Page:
CURWOOD: Verlyn, I wonder if you could read this passage where Timothy the turtle describes how comical looking she finds us to be.
KLINKENBORG: Happy to do so.
[READING] For a time I flinched whenever a human approached, especially Mr. Henry Snook, who carried such a stoop of belly before him. The feet would stop, but the top might timber on to me. I still doubt the stability of the species. All that brain bulk merely to prop them up? Or are they less top-heavy than they appear?
CURWOOD: (Laughs) Oh, my. What made you think of this perception? I mean, what’s the vision that came to your mind, Ah, that’s how the turtle sees us!
KLINKENBORG: Really just imagination. Really just trying to understand what it would mean, for example, to be that low to the ground. One of the real things I noticed that was most helpful to me is I thought about how many postures does Timothy really have? Well, you think about it, there’s up, and down, in, and out; and that’s basically it. But you think about a human, and how flexible and mobile and adaptable – able to scratch anywhere, able to stand from one leg and hang from your knees from a tree bough. All of these things must’ve seemed so strange to a creature that had just a simple choice of postures.
CURWOOD: Is this a work of philosophy or a novel? Or are you going to tell me what Albert Camus said, that if you want to be a philosopher write novels?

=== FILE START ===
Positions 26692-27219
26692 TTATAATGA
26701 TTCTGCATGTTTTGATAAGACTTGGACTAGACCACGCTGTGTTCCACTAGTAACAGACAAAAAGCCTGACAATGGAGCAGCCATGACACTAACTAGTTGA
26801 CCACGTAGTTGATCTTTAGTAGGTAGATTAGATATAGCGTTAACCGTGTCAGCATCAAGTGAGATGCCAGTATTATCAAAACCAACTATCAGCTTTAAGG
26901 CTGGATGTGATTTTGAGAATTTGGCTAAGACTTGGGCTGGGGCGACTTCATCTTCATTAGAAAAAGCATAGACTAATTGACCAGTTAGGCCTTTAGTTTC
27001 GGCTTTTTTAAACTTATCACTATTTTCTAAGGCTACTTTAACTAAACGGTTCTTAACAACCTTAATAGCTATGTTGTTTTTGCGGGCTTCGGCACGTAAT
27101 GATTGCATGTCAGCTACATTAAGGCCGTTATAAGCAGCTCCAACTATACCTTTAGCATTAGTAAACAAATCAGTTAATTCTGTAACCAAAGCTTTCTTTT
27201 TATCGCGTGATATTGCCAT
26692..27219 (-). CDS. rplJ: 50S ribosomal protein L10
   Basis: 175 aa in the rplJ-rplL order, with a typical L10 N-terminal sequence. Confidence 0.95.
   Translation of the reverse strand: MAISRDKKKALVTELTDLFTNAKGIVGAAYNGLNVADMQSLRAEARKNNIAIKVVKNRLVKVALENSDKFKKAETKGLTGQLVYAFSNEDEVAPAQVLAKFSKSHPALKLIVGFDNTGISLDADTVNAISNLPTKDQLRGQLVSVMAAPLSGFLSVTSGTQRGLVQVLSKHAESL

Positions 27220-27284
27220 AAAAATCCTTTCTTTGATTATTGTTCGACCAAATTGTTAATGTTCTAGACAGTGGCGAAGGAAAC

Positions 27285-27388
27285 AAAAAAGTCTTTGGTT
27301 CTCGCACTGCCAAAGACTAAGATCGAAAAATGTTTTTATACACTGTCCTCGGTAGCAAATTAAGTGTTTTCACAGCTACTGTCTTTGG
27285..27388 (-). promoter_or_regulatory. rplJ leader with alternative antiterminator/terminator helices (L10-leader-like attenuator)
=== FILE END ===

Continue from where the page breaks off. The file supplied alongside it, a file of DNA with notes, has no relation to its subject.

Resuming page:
KLINKENBORG: That’s probably a good answer. But what I would say is it’s whatever any individual reader brings to it. For me, it sounds a little odd to put it this way, but it was an act of scholarship because it meant four years of devotion to trying to understand, in as much detail as I could, the rhythm and the character, the nature, of not just Timothy’s life, but the life of the garden she lived in. The life of the parish she lived in. The life of the world she lived in.
CURWOOD: One of, perhaps, your philosophical points might be, if I may, that the things that animals do perhaps make much more sense than some of things that we humans do. There’s a passage I’d like you to read. You start with the words “How the naturalist begins to understand.”
KLINKENBORG: [READING] How the naturalist begins to understand after years of study. He records the when, and where, and which, of the birds of passage and beasts of the field. Those are the very questions that system is poised to answer. But why will never by solved by system. No number of small corpses dissected, tagged, and preserved will ever begin to answer why. How the nightingale sings, pitch of the notes, melody of the song, structure of the voice box. But never fully the nightingale’s why.